April 21, 2021

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More than 5,000 find refuge after ISIL attack in Mozambique

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So far some 5,300 displaced people registered in different districts of troubled Cabo Delgado province after fleeing assault, UN says.

More than 5,000 people fleeing an attack by a group linked to ISIL (ISIS) made their way to safety elsewhere in northern Mozambique, while a small group of victims arrived by boat in neighbouring Tanzania.

Armed fighters raided the coastal northern Mozambican town of Palma on March 24, ransacking buildings and beheading residents as thousands fled into the surrounding forest.

A United Nations spokesman said so far 5,300 displaced people had been registered in different districts of Cabo Delgado province, home since 2017 to a simmering insurrection.

Residents with family in Palma anxiously scoured incoming survivors for familiar faces. They milled around the port’s barbed-wire walls and sat against nearby buildings.

“We don’t know if our relatives are on the boats that are coming or not. But we are here, we are not losing hope,” Muza Momadi told AFP news agency as she waited for her mother and brother.

Since Tuesday more than 300 victims of the attack arrived in provincial capital Pemba by plane and boat, a senior humanitarian official based in Mozambique told Reuters news agency.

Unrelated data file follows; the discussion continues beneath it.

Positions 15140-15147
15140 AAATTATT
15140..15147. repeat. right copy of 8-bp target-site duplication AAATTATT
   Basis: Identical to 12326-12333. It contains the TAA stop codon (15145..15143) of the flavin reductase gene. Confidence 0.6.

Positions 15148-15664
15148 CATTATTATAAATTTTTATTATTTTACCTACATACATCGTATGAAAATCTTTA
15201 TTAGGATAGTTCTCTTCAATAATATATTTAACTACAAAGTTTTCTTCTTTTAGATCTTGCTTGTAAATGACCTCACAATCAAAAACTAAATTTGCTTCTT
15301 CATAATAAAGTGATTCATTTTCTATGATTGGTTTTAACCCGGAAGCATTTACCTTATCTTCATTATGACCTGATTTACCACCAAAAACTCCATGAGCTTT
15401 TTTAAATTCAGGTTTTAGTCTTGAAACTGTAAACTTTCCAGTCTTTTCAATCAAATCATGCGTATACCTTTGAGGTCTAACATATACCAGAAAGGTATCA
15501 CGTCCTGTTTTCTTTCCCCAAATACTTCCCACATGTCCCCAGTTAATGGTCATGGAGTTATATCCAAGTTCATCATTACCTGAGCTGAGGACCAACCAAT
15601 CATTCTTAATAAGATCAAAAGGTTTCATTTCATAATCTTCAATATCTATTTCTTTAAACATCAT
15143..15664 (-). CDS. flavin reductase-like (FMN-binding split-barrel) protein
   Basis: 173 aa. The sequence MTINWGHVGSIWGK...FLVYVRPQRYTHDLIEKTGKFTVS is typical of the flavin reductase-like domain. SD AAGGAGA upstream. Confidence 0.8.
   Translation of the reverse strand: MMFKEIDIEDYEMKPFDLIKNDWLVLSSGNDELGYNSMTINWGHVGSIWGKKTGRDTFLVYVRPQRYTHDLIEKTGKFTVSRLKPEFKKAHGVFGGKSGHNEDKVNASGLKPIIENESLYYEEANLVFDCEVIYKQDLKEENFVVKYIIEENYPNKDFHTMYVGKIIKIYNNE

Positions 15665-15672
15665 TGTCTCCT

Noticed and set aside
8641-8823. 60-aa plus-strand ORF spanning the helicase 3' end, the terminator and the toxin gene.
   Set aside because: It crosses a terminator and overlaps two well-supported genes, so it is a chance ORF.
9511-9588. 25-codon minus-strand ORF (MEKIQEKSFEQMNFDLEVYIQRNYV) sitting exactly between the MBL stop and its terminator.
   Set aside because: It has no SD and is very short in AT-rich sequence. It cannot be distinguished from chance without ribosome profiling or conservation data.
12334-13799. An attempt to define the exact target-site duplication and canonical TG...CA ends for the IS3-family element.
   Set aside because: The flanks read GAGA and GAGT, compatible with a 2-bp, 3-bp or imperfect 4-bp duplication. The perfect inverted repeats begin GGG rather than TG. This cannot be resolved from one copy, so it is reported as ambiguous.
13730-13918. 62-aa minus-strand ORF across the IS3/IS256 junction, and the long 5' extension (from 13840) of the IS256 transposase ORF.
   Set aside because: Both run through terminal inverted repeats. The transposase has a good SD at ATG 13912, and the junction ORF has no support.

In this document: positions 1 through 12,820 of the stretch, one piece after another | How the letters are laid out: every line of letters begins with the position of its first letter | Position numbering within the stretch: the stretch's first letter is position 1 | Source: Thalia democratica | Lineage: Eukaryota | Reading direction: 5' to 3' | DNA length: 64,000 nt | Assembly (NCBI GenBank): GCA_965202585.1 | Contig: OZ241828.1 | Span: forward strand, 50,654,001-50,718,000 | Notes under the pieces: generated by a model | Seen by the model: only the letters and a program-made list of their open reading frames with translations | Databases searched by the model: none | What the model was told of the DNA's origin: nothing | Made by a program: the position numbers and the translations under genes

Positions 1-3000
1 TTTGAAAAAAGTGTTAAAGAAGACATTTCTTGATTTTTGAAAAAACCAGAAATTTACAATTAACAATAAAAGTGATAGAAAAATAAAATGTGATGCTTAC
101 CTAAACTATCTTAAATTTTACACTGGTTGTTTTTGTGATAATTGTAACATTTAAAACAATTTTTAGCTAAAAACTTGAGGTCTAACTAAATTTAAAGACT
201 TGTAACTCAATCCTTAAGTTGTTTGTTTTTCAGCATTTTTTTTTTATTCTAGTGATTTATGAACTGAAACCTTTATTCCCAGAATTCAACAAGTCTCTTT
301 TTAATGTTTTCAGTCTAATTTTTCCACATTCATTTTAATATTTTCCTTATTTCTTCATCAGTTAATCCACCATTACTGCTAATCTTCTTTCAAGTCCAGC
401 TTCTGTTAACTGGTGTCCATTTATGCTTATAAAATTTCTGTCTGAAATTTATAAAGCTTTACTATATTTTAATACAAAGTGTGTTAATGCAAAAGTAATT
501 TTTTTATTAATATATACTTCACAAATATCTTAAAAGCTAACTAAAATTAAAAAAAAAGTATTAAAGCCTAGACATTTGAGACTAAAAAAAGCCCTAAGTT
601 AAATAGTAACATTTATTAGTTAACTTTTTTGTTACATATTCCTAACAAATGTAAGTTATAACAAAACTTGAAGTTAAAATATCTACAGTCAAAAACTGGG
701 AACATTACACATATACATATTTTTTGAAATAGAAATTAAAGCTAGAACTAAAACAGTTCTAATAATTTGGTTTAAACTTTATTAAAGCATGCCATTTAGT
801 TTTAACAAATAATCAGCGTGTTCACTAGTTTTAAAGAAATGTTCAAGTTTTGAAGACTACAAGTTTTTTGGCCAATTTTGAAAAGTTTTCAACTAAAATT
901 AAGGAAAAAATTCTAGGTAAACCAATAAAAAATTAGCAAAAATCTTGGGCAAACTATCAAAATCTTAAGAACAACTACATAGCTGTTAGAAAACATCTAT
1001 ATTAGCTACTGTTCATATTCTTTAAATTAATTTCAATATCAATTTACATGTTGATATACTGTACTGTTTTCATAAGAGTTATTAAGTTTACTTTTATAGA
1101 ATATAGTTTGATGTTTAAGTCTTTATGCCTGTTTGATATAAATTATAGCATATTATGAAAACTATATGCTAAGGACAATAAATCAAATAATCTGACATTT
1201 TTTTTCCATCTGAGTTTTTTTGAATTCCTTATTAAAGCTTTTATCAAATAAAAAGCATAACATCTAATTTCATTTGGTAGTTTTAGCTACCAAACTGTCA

A boat carrying another 1,000 people, including some injured, was expected to arrive in Pemba late on Wednesday after its departure from a gas project site near Palma was delayed, three people briefed on the rescue operation said.

Armed group fighters hit the coastal town of Palma, adjacent to gas projects worth $60bn, with a three-pronged attack last Wednesday. Fighting continued as recently as Tuesday, security sources involved in rescue efforts and the UN said.

Most communications in the town were cut and it is not possible to independently verify the accounts from Palma.

Brazen assault

In the village of Kilambo across the border in Tanzania, another boat with 45 people on board docked on Tuesday.

Others seeking shelter in Tanzania failed to cross the border because of a difficult river crossing, UN humanitarian officials said.

The attack likely displaced tens of thousands of people, aid groups said, with people scattering into dense forests or attempting escape by sea.

Mozambique’s government has confirmed dozens of deaths, including at least seven killed when fighters ambushed a convoy of vehicles trying to escape a besieged hotel. Witnesses have described bodies in the streets, some beheaded.

President Filipe Nyusi said at an event unrelated to the Palma attack on Wednesday the government will approach the enemy with “forcefulness”, describing the attack as not the biggest the country had seen.

ISIL claimed the attack on Monday via its Amaq website.

The Soufan Center, a US-based security think-tank, said the latest attack could prompt greater overseas intervention in Mozambique, as the government was unable to contain the violence.

US army special forces are already in Mozambique, and French troops have been monitoring the escalating situation from the nearby French island of Mayotte, it noted.

Portugal is preparing to send a small contingent of soldiers to help train armed forces in Cabo Delgado next month, state news agency Lusa reported.

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